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In the face of a deadly crackdown, Myanmarese demonstrators refuse to give up.

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In the face of a deadly crackdown, Myanmar demonstrators refuse to give up.
In the face of a deadly crackdown, Myanmar demonstrators refuse to give up.

In the face of a deadly crackdown, Myanmar demonstrators refuse to give up.

 

Protesters in Myanmar against the military takeover were defiant on Wednesday as the death toll from the deadly crackdown on peaceful protests rose.

According to a tally compiled by the independent Assistance Association for Political Prisoners, the confirmed death toll among demonstrators since the Feb. 1 coup that deposed Aung San Suu Kyi’s elected government has now surpassed 200.

“Junta forces use sniper rifles to attack protesters as well as ordinary citizens, regardless of time or place,” the organization reported.

“Some wounded people were arrested and died without access to medical attention, some people died as a result of torture during interrogation, and some people who were shot dead in a crackdown were dragged away without mercy by junta forces, and their dead bodies are not being returned to their families,” it added, repeating widespread and credible allegations.

According to the group, in addition to the 202 deaths, 2,181 people had been arrested or charged as of Tuesday, with 1,862 either being held or pursued.

The coup put an end to years of slow progress toward democracy in Myanmar, which had been under strict military rule for five decades, leading to international isolation and sanctions.

New peaceful protest marches were registered Wednesday in Taungoo, Thayet, Myingyan, and Madaya, all in central Myanmar; Tamu, near the Indian border; and Pyay, on the Irrawaddy River northwest of Yangon, according to regional media outlets and social media posts.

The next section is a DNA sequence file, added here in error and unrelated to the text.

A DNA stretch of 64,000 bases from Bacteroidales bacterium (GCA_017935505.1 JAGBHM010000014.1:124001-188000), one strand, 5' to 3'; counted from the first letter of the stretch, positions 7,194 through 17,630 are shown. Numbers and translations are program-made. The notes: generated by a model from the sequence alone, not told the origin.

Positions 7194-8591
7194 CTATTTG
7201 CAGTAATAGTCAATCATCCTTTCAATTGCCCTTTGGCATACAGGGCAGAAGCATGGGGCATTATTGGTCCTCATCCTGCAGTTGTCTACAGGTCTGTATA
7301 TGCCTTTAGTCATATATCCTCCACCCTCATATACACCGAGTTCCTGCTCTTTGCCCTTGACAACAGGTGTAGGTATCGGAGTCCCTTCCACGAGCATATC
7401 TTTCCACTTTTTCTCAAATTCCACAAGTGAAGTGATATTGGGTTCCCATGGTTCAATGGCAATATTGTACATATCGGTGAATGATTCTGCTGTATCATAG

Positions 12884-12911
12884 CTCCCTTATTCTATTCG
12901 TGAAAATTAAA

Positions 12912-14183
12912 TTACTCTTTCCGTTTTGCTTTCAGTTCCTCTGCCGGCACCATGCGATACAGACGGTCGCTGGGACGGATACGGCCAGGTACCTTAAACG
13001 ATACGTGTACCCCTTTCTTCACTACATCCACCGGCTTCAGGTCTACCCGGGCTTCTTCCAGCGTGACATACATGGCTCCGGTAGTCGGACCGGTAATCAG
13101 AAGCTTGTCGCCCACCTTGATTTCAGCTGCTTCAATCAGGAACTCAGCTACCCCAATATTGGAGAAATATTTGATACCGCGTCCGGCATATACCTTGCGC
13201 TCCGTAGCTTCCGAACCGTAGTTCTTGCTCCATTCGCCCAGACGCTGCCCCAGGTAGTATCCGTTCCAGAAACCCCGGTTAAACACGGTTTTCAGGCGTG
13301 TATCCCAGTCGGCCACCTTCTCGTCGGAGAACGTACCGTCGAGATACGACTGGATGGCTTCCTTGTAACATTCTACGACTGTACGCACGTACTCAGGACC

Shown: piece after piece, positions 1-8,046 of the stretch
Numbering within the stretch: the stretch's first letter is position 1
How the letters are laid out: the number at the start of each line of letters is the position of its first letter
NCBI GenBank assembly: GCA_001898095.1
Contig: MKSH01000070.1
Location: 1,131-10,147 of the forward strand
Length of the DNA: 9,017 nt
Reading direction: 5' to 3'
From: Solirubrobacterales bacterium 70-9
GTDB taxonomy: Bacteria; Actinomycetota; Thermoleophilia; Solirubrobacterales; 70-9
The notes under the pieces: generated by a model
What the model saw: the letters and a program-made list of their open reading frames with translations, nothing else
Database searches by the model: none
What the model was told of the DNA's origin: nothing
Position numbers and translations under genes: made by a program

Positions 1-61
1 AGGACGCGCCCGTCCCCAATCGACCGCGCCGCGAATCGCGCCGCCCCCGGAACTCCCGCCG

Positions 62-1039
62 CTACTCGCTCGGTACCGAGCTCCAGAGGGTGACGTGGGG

There were also recent accounts of a novel protest strategy called “non-human attacks,” which includes lining up rows of signboards in public streets to serve as substitutes for human demonstrators. Pyinmana, a satellite town of the capital Naypyitaw, and Naungcho, a town in Shan State in north-central Myanmar, both held such protests on Wednesday. Protesters in Yangon’s Kyeemyindine township put a new twist on the technique, substituting coconuts for citizens and painting the words “Spring Revolution” in Burmese word for word.

On Tuesday night, police in several Yangon neighbourhoods continued their violent operations, shooting into the air, assaulting several residents, and raiding the homes of alleged demonstrators. They also demolished barricades erected by demonstrators on Wednesday morning.

The scale of Wednesday’s protests in Yangon was difficult to assess, as the government tightened communications restrictions, restricting access to timely information.

On Sunday, the government ordered the shutdown of mobile internet data services. Wi-Fi connectivity has been left on, but some users indicated that it has slowed to a crawl, making it difficult to upload images and video on Wednesday.

Since Monday, many neighbourhoods in Yangon have been under martial law, placing them fully under military rule and making it impossible for protesters to organize and interact.

Dr. Sasa, a leading figure in the resistance movement, has been charged with high treason, which carries a death penalty, according to state television MRTV.

Sasa, a Chin ethnic minority medical doctor, was named a special United Nations envoy by the Committee Representing Pyihtaungsu Hluttaw, which is made up of elected members of Parliament who were not invited to take their seats.

The CRPH has formed itself as a shadow government that claims to be Myanmar’s sole legitimate representative body, operating underground within the country and with members abroad. The junta called it an unconstitutional treasonous body.

Sasa is accused of inciting civil strife and acting in opposition to the junta, which claims to be the country’s only legitimate ruler after ousting an elected government.

“Treason against the junta means that I am standing with the people of Myanmar, giving my life for their independence, federal democracy, and justice,” Sasa said, adding that he was proud to be charged with treason.

His statement, which was posted on his Facebook page on Tuesday, detailed the Myanmar military’s long history of atrocities against ethnic minorities and the repression of previous protest movements, as well as the killings of civilians following last month’s coup.